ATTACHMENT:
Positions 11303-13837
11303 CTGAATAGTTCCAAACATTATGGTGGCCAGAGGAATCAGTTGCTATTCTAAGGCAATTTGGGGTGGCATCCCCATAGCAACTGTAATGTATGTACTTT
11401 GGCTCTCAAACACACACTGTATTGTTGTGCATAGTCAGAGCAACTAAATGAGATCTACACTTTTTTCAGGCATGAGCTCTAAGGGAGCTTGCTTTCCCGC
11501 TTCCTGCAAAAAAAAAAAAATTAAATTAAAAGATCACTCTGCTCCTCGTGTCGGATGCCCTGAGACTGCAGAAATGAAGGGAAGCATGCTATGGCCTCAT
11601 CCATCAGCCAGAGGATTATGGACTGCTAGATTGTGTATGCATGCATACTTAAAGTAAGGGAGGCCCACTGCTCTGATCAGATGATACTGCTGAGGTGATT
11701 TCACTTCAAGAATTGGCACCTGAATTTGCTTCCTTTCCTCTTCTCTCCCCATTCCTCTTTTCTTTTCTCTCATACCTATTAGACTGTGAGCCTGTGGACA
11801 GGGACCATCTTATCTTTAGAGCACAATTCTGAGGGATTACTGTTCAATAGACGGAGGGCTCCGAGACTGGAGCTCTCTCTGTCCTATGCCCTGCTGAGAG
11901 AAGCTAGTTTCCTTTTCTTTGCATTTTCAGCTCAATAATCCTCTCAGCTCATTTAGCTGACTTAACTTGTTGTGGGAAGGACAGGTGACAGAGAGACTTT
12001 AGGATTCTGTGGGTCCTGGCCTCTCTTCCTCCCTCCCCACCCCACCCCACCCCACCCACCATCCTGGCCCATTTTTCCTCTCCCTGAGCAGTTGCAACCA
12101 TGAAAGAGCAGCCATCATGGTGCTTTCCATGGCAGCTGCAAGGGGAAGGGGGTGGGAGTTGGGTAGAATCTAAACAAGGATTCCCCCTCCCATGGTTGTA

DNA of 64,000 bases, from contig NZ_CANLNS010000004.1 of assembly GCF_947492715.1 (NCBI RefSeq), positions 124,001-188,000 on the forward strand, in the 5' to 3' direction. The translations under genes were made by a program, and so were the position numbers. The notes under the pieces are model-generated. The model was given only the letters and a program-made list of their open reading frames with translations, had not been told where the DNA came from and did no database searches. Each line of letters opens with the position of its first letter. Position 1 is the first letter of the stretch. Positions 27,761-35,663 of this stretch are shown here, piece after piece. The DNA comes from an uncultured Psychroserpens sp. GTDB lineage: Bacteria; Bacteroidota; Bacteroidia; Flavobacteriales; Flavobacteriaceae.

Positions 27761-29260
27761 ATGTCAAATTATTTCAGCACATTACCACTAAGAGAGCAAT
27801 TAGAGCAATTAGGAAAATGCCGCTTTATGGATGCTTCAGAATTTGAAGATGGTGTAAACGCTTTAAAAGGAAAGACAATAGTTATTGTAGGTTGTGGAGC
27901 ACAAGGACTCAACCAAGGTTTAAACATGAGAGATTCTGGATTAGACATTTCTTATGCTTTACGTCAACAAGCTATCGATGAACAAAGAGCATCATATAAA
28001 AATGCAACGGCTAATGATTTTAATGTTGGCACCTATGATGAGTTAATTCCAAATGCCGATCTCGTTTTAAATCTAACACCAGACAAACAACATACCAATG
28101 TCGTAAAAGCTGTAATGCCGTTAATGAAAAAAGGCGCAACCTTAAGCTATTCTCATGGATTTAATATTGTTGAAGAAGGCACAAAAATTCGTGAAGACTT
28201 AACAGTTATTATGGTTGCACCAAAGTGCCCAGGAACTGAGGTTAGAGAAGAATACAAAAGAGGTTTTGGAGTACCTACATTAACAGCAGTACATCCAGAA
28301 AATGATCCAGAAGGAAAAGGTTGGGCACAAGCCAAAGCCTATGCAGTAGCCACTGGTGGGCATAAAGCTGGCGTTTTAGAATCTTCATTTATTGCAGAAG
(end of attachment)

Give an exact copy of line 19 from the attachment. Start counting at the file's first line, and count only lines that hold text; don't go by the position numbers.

28301 AATGATCCAGAAGGAAAAGGTTGGGCACAAGCCAAAGCCTATGCAGTAGCCACTGGTGGGCATAAAGCTGGCGTTTTAGAATCTTCATTTATTGCAGAAG